The substance is preferably comprised of one or more organic substances, and in particular, is preferably comprised of at least one organic oxide having at least three carbon atoms. Typically, it has been found that organic oxides having less than three carbon atoms tend to be more hydrophilic than hydrophobic in nature because of the relatively larger proportion of hydrophilic oxygen included in these oxides. Higher organic oxides, having three or more carbon atoms, contain a proportionately small amount of oxygen and therefore tend to be more hydrophobic than hydrophilic in nature. Thus, substances containing only organic oxides having less than three carbon atoms tend to be unsuitable for use as the substance in the within invention due to their hydrophilic nature. However, the substance may also comprise a surface active agent, or surfactant, having both a hydrophobic component and a hydrophilic component. In such case, the hydrophobic component is preferably comprised of an organic oxide having at least three carbon atoms, while the hydrophilic component may comprise any hydrophilic component or moiety such as carboxylates, phosphates, sulfonates, sulfates, alcohols, glycols, amines, polyamines or organic oxides having fewer than three carbon atoms.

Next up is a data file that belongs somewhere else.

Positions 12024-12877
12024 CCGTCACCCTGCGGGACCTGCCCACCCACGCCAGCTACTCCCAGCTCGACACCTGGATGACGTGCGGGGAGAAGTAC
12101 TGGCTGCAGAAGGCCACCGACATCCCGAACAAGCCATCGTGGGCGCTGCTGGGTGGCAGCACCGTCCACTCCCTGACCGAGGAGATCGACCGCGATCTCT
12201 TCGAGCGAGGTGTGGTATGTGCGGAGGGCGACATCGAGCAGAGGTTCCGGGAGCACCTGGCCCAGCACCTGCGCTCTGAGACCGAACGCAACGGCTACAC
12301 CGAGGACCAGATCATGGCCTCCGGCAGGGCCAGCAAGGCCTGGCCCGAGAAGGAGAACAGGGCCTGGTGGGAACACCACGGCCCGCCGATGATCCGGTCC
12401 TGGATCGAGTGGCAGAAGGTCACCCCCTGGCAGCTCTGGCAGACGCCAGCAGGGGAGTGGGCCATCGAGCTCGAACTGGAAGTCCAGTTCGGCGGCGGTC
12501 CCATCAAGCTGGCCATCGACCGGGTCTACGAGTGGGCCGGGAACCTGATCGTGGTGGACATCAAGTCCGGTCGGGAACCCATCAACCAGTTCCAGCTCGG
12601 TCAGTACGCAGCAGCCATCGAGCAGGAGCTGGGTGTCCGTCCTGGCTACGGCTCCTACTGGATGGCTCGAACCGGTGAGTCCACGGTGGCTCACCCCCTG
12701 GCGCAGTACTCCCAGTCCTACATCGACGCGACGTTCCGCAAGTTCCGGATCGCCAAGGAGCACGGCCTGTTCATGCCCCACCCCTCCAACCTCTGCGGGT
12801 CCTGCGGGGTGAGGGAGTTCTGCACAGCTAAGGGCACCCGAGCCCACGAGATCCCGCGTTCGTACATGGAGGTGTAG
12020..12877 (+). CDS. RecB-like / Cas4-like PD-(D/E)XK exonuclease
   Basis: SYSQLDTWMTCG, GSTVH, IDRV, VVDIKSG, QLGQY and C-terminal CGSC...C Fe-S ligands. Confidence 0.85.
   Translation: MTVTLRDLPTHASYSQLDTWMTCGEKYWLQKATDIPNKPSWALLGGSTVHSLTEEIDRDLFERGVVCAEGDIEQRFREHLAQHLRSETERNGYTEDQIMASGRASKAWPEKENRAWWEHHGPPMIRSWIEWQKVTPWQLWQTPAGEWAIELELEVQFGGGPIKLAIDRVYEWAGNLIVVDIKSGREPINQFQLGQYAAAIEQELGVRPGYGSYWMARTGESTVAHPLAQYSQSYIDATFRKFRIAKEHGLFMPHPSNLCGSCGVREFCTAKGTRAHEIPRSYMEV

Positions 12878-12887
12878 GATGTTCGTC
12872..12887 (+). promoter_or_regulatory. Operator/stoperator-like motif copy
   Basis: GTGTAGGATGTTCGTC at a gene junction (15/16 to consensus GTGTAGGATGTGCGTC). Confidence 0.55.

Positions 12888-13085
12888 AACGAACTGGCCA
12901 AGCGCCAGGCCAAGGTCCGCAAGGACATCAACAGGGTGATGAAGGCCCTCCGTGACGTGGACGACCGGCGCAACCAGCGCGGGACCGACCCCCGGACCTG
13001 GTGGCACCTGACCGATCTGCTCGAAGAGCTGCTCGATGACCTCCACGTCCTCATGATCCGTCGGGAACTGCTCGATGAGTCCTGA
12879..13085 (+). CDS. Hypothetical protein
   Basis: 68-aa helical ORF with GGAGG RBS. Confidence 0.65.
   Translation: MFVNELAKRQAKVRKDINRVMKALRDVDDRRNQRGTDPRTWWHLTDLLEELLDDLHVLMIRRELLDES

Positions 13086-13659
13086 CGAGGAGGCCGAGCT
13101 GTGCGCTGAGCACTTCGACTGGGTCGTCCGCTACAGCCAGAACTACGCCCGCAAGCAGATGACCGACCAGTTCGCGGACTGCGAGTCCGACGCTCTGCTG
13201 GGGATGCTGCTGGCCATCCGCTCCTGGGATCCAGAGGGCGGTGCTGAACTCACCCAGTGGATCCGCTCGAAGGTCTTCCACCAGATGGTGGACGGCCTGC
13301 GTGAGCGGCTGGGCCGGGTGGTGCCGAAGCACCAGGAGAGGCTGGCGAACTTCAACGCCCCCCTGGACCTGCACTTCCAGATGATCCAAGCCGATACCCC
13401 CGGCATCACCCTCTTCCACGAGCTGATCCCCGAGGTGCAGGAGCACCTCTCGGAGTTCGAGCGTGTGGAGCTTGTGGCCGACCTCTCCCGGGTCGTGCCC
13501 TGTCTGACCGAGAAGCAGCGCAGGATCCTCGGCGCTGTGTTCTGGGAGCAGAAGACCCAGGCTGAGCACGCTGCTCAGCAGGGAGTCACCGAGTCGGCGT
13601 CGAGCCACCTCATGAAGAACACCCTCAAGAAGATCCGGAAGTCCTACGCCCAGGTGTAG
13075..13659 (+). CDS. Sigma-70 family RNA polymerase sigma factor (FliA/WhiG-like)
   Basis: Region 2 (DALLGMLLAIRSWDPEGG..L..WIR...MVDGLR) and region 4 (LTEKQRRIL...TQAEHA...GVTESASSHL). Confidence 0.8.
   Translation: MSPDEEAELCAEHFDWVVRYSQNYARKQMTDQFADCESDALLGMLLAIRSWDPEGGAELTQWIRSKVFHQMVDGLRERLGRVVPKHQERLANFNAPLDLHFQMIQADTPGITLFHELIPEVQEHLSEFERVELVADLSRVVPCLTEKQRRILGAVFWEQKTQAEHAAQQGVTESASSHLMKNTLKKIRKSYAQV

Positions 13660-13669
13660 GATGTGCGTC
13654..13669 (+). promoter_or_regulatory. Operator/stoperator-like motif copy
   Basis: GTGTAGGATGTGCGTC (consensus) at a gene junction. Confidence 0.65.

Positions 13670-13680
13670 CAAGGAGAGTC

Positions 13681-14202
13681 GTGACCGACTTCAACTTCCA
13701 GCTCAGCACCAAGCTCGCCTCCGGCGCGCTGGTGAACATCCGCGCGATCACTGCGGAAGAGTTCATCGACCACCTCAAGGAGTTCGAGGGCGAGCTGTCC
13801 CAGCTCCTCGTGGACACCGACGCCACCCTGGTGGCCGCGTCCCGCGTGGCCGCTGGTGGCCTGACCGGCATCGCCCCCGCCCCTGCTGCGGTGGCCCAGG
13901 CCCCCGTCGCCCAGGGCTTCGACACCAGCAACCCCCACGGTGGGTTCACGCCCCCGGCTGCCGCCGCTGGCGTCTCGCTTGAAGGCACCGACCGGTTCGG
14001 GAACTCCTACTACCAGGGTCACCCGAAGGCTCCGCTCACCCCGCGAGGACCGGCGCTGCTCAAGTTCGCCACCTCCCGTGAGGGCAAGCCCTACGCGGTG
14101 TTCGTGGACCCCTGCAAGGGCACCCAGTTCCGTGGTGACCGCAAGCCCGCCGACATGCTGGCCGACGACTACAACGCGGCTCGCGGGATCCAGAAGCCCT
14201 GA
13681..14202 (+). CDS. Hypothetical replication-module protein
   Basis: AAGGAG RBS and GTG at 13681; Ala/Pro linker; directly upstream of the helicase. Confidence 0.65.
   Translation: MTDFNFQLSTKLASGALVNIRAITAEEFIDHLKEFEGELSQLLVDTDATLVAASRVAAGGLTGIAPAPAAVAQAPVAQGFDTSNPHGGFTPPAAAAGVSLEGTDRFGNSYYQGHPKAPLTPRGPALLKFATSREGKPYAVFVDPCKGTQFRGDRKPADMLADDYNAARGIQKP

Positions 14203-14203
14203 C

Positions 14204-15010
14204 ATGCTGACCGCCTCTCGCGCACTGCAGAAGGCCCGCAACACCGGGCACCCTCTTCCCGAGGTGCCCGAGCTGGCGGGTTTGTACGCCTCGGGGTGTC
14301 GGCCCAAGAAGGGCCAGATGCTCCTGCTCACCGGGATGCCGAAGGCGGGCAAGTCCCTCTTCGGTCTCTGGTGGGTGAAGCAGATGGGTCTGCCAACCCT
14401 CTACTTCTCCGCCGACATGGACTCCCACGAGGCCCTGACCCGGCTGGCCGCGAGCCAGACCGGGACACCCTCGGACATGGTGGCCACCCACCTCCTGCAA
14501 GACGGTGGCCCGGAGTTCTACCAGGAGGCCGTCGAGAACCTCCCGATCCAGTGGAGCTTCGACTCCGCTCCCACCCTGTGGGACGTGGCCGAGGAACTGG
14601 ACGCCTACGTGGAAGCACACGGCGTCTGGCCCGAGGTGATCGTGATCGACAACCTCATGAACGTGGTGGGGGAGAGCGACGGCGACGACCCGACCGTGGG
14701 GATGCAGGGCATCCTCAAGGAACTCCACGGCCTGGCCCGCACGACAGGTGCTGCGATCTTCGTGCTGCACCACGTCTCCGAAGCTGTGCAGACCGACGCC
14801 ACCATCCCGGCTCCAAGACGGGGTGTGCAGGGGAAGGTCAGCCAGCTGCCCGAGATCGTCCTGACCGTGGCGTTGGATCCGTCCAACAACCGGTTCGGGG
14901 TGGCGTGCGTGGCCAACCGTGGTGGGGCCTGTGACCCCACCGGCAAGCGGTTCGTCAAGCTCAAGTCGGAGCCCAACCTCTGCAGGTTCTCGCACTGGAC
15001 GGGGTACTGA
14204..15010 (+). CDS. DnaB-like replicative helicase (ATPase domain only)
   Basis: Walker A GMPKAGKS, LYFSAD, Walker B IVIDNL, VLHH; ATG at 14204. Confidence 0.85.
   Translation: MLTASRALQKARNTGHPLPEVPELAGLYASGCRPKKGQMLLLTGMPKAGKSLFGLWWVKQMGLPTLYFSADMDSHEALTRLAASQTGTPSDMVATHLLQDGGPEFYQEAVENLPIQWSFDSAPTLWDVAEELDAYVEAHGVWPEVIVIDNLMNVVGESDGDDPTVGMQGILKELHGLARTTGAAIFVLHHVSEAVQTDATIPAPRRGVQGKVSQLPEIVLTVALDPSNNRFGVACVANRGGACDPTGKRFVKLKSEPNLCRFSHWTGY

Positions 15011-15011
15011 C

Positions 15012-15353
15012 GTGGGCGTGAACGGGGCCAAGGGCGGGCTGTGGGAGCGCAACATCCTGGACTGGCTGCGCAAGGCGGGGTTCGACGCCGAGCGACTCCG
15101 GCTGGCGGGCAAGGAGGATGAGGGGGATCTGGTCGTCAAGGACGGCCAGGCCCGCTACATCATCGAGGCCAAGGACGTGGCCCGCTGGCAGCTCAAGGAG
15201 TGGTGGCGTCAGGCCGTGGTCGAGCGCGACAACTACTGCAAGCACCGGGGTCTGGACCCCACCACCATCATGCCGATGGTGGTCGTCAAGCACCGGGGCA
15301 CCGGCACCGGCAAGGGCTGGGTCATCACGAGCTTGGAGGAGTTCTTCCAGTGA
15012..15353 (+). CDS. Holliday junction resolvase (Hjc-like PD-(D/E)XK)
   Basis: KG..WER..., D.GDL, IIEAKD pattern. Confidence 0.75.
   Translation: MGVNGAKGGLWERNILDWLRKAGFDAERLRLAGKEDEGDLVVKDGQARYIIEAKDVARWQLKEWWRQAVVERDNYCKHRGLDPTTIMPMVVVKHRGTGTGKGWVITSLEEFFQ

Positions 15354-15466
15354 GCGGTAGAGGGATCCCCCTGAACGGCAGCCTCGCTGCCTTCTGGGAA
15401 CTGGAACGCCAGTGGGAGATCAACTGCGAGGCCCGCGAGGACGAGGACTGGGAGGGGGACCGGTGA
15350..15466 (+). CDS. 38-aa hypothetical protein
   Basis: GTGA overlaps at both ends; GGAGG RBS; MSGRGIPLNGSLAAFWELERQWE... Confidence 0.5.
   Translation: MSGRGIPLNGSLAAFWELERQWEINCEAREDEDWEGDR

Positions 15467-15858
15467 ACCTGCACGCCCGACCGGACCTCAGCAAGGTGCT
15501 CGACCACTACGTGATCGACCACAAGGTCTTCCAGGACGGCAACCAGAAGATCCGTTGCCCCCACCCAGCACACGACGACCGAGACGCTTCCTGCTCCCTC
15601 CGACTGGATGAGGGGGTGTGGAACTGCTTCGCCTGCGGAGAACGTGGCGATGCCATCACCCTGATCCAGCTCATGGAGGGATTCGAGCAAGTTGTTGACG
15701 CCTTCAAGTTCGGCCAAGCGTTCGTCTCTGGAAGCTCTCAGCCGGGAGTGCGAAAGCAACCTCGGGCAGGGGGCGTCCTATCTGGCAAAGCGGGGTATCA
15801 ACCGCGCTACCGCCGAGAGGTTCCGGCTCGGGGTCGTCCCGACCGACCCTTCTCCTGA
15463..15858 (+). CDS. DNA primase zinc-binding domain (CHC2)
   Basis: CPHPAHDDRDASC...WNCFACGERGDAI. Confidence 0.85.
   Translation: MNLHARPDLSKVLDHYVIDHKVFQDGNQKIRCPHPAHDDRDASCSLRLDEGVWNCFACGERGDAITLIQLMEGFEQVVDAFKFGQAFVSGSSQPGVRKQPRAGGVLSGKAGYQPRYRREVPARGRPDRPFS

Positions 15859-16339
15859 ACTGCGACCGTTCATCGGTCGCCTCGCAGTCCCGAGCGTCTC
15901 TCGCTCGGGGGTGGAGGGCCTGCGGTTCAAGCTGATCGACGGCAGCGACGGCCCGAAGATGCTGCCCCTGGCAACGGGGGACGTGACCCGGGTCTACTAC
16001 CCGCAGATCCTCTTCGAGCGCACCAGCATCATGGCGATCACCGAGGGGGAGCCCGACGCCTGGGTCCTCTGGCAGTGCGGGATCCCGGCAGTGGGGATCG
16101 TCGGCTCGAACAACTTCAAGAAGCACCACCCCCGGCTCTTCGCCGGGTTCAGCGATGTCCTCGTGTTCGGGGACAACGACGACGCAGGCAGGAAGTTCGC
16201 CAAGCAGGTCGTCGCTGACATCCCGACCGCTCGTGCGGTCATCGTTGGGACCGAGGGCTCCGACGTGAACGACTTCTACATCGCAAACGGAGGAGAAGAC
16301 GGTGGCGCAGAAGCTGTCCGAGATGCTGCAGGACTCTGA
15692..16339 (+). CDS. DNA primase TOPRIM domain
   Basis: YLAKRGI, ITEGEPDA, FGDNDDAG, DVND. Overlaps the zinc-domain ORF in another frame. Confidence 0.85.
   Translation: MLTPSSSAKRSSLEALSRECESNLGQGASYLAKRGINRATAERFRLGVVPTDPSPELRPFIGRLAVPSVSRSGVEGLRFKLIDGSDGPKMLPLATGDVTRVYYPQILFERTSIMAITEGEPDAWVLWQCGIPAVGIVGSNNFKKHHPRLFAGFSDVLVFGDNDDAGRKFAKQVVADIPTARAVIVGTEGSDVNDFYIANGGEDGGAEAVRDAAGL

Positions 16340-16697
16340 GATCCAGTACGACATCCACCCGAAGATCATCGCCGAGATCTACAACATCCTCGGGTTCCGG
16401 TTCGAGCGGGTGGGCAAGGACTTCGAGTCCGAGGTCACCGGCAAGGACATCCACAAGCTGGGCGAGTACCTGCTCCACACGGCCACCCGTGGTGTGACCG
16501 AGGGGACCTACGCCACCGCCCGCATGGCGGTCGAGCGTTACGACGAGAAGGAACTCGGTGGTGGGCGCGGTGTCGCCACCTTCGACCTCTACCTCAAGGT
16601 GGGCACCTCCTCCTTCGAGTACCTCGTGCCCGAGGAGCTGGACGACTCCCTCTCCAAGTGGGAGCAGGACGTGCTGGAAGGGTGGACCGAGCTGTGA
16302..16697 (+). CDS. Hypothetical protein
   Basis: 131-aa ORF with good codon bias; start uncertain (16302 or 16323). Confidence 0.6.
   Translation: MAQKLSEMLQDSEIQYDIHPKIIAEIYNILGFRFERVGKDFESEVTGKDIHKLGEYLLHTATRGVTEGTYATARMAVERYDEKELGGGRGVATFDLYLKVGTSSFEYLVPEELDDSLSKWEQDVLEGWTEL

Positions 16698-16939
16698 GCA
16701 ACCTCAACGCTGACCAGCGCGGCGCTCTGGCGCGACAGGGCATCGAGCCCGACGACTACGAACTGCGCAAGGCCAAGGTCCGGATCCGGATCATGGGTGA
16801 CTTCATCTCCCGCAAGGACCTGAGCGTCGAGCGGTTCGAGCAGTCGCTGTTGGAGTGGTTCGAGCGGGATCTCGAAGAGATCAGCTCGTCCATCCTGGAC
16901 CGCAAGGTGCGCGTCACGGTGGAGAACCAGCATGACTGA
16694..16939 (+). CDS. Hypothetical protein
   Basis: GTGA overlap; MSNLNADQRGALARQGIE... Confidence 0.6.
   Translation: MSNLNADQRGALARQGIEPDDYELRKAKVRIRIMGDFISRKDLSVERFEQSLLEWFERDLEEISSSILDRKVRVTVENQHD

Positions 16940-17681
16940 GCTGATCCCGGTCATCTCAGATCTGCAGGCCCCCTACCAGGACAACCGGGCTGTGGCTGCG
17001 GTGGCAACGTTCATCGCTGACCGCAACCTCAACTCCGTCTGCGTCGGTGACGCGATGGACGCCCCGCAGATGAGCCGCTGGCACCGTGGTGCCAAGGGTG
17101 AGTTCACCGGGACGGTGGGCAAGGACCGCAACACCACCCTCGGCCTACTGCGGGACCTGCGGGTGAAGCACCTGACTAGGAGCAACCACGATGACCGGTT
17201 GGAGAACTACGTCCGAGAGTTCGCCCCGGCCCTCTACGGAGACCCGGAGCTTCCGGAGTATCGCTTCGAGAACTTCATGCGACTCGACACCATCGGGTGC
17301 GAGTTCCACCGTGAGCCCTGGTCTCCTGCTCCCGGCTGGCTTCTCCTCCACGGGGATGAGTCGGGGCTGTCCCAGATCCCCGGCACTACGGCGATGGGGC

The organic oxide having at least three carbon atoms may be derived from saturated, unsaturated or aromatic hydrocarbons or may be derived from derivatives therefrom. However, the substance must also be capable of imparting a transient hydrophobic effect on the additive. Consequently, some organic oxides may be unsuitable for the intended function because they are unable to achieve the desired effect. For example, and as indicated above, it has been found that oxysilanes appear to render the additive permanently hydrophobic. As a result, an oxysilane treated additive and, in particular, oxysilane treated wollastonite, has a low water demand but appears to provide no long term increase in the flexural strength of the cementitious compound given that the wollastonite is unable to regain its natural properties, including its hydrophilicity. Therefore, organic oxides containing oxysilane groups may not be suitable for use as the substance. Other organic oxides may be unsuitable for similar reasons.